- 1 Drawings
- 2 Equipment
- 3 Installations
- 4 Bad examples (Building and Fire Code Violations)
- 5 Proper Firestops
- 6 Building Joint Firestops Requiring Materials also tested as Penetration Seals
- 7 Firestop Tags
- 8 Fire tests
- 9 Also see
Plan view of Certification listing seal design UL C-AJ-8073
Certification listing seal design UL C-AJ-8073 Configuration A
listing seal design UL C-AJ-8073 Configuration B
Certification listing seal design UL C-AJ-8073 Configuration C
Certification listing seal design UL C-AJ-8073 Configuration D
Certification listing seal design UL C-AJ-8073 Configuration E
Certification listing seal design UL C-AJ-8073 Configuration F
Certification listing seal design UL C-AJ-8073 Configuration G
Positive displacement mixer/feeder firestop mortar pump. The premixed dry powder is dumped into the hopper and fed by a screw towards a rotor/stator assembly. In front of the assembly it is mixed with water, then squeezed through the assembly and into the hose.
Bad examples (Building and Fire Code Violations)
No firestop at all
Improper breach of fire-resistance rated drywall assembly, August 2000, Cambrian College, Greater Sudbury, Ontario, Canada.
Fireproofing applied at the wrong time, avoiding code compliance with firestops. The steel beam is also a penetrant and its transit through this wall needs to be firestopped properly, as does the HOW joint, none of which happened here, at Cambrian College, Greater Sudbury, Ontario, Canada, August 2000.
Missing firestops at Cambrian College], Greater Sudbury, Ontario, Canada, August 2000.
Missing firestops at Cambrian College, Greater Sudbury,e caused significant damage to the station. This picture was taken in a power plant in Nova Scotia, where it was subsequently removed and replaced with firestop mortar. The Browns Ferry fire caused significant remedial work to be conducted with all Nuclear Regulatory Commission licensees.
Improper Firestop and Fireproofing interface, August 2000, Cambrian College, Greater Sudbury, Ontario, Canada
The "I-was-there-first-scenario", resulting in improper drywall firestops with plastic piping. The floor penetrations are proper. The drywall penetrations are being set up to be done by only drywall mud. That is not proper because drywall mud will not choke off the plastic pipes when they melt in a fire.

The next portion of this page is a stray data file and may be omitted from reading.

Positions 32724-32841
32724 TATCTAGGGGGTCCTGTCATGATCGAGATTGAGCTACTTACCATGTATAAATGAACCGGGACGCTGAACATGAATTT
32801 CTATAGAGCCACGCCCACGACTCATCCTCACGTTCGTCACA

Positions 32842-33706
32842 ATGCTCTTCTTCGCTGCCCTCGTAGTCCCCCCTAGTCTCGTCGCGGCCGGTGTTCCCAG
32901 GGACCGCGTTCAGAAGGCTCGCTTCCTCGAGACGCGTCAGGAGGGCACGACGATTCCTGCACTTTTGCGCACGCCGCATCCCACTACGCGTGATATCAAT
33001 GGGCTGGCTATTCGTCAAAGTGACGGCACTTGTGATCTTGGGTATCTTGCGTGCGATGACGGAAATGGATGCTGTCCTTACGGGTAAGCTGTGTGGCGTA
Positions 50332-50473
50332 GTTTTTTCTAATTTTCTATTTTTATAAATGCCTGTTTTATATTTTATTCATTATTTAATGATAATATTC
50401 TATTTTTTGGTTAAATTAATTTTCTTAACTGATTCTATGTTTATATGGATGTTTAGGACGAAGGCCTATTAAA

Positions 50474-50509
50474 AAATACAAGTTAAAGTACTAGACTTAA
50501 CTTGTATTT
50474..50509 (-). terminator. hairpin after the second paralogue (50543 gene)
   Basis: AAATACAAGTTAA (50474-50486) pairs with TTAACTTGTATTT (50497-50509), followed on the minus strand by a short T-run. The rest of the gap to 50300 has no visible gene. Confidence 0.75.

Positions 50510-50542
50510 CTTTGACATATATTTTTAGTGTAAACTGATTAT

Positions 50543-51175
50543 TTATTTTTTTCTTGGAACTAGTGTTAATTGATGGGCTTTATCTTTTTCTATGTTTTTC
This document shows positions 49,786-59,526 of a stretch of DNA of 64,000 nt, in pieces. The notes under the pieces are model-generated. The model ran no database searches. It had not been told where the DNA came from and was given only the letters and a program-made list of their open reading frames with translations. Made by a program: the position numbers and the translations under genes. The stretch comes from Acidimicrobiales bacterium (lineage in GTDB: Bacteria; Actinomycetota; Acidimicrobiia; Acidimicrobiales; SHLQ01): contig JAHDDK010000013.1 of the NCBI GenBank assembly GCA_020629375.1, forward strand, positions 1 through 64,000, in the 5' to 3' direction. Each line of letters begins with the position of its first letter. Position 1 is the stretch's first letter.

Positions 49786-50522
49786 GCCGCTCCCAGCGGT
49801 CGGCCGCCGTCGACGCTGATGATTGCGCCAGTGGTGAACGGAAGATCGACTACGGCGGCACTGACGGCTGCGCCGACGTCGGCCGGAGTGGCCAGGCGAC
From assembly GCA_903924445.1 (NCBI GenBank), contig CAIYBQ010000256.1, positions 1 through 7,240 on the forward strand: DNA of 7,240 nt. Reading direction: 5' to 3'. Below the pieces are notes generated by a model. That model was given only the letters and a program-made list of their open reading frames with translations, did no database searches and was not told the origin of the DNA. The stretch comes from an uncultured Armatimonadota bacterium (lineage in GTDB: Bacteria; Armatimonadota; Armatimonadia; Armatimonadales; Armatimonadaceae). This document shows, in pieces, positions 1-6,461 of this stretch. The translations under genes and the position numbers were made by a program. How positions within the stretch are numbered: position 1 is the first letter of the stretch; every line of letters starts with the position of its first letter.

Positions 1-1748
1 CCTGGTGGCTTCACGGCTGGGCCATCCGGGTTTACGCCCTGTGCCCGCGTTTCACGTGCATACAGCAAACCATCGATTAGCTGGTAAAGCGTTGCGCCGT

Certified Products But Wrong Installation
This firestop is missing the proprietary coating that is intended to be applied on both sides. That step was omitted as a cost-cutting measure. The seal is only listed for maximum 1.1ft² openings, a point of interest during the Select Committee on Ontario Hydro Nuclear Affairs.
Inoperable firestop made of self-leveling intumescent caulking applied in a wall at Grand Coulee Dam.
Intumescent collar is applied at the bottom of the plastic pipe penetration. The problem is that the slab is not smooth and the fire can go straight through to the pipe above the collar. This firestop is inoperable.
Faulty Sakno Silicone Foam Installation in a Calgary sewage treatment plant in the 1980s.
Re-entered but not properly resealed
Re-entered Cable tray Penetration With Tagged Firestop Mortar Seal.
Improper and Unenforced Specifications (No speciality subcontractor = up to 15 trades doing firestopping on one site)
Too many trades doing the work:The plumber hangs a pointless sleeve, which is an unnecessary heatsink. The insulator caulks the hole for the plumber. Then there's a mess AROUND the sleeve, which is yet another penetrant reequiring firestopping. Each trade absolves itself of responsibility for the mess by having followed instructions, instead of having one firestop speciality subcontractor so the result meets the code.
Improper Firestop and Fireproofing interface, August 2000, Cambrian College], Greater Sudbury, Ontario, Canada
White Pipe Through-Penetration Firestop
Mechanical pipe through-penetrations in 2 hour fire-resistance rated concrete floor slab with metallic piping, covered through the thickness of the firestops with 25mm thick rockwool pipe covering with foil scrim kraft facing. Running the pipe covering through the firestop maintains the vapour barrier. A weak link in the vapour barrier is the cutting and fitting required around riser clamps. Rockwool, foam glass, calcium silicate, perlite and vermiculite pipe covering can survive a fire test with a hose-stream. Foamed plastic, rubber and fibreglass require either removal or wrapping with an intumescent layer to be sure that as the pipe covering disappears during a fire, the vacated space is occupied by solid matter that can withstand the fire test and hose stream test, all subject to bounding.